The museum is the metaphorical embodiment of her relationship with Hutton, a handsome callous man who is all style but no emotion, and as Susan cheated on Edward with Hutton, he represents the cheating on her dreams as well, leaving behind the passion of art (also represented by Edward) for something phony. Luxury doesn’t make a person happy. More importantly, the museum is home to increasingly bizarre pieces that come to represent the theme of the film entire, with one work, a large painting with the word REVENGE written in black ink, displayed on wall, causing Susan to question how it even came to be there.
Tony’s story, as told in the book and played out cinematically on screen, is visualized by Susan to be populated with familiarity. Tony looks exactly like Edward (and played by Gyllenhaal). Tony’s wife Laura (played by Isla Fisher, who looks strikingly similar to Adams) and their daughter India (Ellie Bamber) are naturally seen by Susan to represent her and the child that was aborted. At one point, we even see Susan on the phone with a girl who is meant to be her real life daughter, but it’s ambiguous as to whether she really exists or is imagined in the moment. Or who her father is.
When Susan makes the connection that the death of Laura and India in the story represent her and the lost baby, she is deeply moved and reaches out to Edward via email, arranging the meeting, to which he agrees. We see her prepare, not by applying the layers of make-up she typically wears, but instead removing it, signaling a shift. Ford uses highlighted female lips drawn with bold colors and sometimes bulbous shapes to extend the metaphor of her deceit. She smears away her lipstick, leaving hers lips bare, showing us that now she is ready to reveal truths and speak with no charade. Of course, she will never have the chance. She sits alone at the table, surrounded by nearby couples who come and go until the place is empty and the staff lingers to the side. It is Edward’s final rejection of everything she was to him, the book the catalyst to force her from her shadows, and the no-show a last stand that reveals he is now not the one thing she always said he was: weak.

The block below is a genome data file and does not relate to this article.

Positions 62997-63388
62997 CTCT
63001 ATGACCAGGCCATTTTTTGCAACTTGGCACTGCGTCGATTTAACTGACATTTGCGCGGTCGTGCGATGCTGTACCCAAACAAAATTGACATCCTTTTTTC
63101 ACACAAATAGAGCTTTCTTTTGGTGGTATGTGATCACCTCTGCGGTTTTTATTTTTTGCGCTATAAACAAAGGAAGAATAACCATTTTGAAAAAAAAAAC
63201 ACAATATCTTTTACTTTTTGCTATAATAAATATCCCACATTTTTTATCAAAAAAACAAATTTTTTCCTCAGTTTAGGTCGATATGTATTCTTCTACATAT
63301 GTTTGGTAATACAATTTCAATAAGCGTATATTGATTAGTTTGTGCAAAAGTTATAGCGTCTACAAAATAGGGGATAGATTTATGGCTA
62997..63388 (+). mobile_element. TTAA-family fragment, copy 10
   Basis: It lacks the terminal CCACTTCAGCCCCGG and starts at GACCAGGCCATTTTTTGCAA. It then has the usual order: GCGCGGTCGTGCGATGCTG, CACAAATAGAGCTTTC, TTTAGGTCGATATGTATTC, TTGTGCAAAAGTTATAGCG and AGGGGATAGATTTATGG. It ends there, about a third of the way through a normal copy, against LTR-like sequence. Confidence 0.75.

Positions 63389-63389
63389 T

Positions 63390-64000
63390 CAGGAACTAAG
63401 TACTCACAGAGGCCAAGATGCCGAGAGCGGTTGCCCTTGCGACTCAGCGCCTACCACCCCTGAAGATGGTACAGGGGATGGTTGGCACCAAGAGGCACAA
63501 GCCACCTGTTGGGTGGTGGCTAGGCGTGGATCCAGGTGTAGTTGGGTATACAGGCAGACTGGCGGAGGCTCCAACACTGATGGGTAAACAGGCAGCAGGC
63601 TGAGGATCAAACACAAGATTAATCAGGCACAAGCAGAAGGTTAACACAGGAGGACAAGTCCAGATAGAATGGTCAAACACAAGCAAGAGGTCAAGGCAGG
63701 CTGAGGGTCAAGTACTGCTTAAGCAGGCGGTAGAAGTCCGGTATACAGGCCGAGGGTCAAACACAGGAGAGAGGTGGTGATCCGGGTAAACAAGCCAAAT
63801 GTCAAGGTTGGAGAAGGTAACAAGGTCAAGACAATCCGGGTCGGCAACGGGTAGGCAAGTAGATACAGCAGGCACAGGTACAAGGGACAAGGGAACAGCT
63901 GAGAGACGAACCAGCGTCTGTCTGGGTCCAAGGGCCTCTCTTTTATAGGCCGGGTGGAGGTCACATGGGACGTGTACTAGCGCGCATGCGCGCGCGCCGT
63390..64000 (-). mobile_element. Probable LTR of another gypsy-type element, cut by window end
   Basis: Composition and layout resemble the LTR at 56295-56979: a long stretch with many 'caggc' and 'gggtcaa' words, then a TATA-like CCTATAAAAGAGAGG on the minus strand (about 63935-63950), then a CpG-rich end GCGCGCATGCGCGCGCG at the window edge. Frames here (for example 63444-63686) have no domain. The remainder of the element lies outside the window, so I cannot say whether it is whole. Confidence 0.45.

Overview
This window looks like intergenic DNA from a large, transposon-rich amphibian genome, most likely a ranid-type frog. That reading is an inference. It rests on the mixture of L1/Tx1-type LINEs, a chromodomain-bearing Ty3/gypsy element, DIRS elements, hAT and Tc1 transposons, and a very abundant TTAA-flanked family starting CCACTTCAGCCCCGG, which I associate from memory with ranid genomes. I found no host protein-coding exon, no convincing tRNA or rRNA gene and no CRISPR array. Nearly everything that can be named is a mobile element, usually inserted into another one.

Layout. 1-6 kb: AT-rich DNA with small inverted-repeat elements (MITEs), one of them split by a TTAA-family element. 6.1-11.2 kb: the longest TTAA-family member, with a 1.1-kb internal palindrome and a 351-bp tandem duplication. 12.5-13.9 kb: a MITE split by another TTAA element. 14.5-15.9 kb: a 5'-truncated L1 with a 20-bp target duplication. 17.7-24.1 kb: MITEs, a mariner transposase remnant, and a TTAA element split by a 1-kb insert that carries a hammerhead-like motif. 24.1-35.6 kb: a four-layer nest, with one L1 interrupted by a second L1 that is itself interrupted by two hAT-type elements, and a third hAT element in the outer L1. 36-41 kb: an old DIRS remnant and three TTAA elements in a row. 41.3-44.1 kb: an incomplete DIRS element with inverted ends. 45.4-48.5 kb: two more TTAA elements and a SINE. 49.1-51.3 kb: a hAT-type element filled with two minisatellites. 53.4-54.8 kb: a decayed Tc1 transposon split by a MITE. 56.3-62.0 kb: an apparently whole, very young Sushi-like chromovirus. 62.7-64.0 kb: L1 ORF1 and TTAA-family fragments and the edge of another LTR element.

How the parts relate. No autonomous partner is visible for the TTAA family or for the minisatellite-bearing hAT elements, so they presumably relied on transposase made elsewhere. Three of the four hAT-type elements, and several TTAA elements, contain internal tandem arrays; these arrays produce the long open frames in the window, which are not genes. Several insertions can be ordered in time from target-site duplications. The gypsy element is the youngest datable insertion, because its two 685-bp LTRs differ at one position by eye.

Tony’s fate represents the emotional metamorphosis for Edward, his odyssey one that plays out with extreme violence as the women in his life are lost because–as he is shown to be–too weak a man to save them. He meets and asks for help from Deputy Andes (Michael Shannon), himself a cancer-stricken man with a short time remaining, but one determined to bring down the men responsible for the death of Laura and India. Andes represents failing justice, no matter how diligent it might seem, and one that ultimately folds, forcing Tony to make a choice that he’s been afraid to do from the start. It leaves him literally blinded to the consequences and at last to fall upon the weapon that freed him, shooting himself before fading to black.
This tragedy for Tony represents the long slow death that Edward faces in making the decision to reject Susan at the restaurant, an action, just like in facing the killer, one he has no choice but to make. Revenge has no winner.